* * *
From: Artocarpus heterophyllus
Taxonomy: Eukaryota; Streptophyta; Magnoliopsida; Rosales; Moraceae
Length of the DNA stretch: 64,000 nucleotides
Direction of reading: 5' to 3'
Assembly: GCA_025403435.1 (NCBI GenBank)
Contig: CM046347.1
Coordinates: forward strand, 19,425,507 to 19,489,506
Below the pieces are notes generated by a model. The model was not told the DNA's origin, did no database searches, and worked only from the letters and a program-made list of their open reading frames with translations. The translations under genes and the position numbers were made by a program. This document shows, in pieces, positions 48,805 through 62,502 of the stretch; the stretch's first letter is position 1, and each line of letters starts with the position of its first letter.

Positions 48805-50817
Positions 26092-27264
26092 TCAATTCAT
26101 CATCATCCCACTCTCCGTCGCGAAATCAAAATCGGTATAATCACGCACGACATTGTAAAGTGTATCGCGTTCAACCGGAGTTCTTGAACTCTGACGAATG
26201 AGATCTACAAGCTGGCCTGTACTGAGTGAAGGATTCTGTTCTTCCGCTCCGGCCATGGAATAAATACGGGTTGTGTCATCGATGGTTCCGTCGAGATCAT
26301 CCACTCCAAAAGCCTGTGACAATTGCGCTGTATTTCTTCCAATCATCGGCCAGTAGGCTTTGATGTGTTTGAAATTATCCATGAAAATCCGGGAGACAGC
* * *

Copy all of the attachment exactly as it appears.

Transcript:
From: Artocarpus heterophyllus
Taxonomy: Eukaryota; Streptophyta; Magnoliopsida; Rosales; Moraceae
Length of the DNA stretch: 64,000 nucleotides
Direction of reading: 5' to 3'
Assembly: GCA_025403435.1 (NCBI GenBank)
Contig: CM046347.1
Coordinates: forward strand, 19,425,507 to 19,489,506
Below the pieces are notes generated by a model. The model was not told the DNA's origin, did no database searches, and worked only from the letters and a program-made list of their open reading frames with translations. The translations under genes and the position numbers were made by a program. This document shows, in pieces, positions 48,805 through 62,502 of the stretch; the stretch's first letter is position 1, and each line of letters starts with the position of its first letter.

Positions 48805-50817
Positions 26092-27264
26092 TCAATTCAT
26101 CATCATCCCACTCTCCGTCGCGAAATCAAAATCGGTATAATCACGCACGACATTGTAAAGTGTATCGCGTTCAACCGGAGTTCTTGAACTCTGACGAATG
26201 AGATCTACAAGCTGGCCTGTACTGAGTGAAGGATTCTGTTCTTCCGCTCCGGCCATGGAATAAATACGGGTTGTGTCATCGATGGTTCCGTCGAGATCAT
26301 CCACTCCAAAAGCCTGTGACAATTGCGCTGTATTTCTTCCAATCATCGGCCAGTAGGCTTTGATGTGTTTGAAATTATCCATGAAAATCCGGGAGACAGC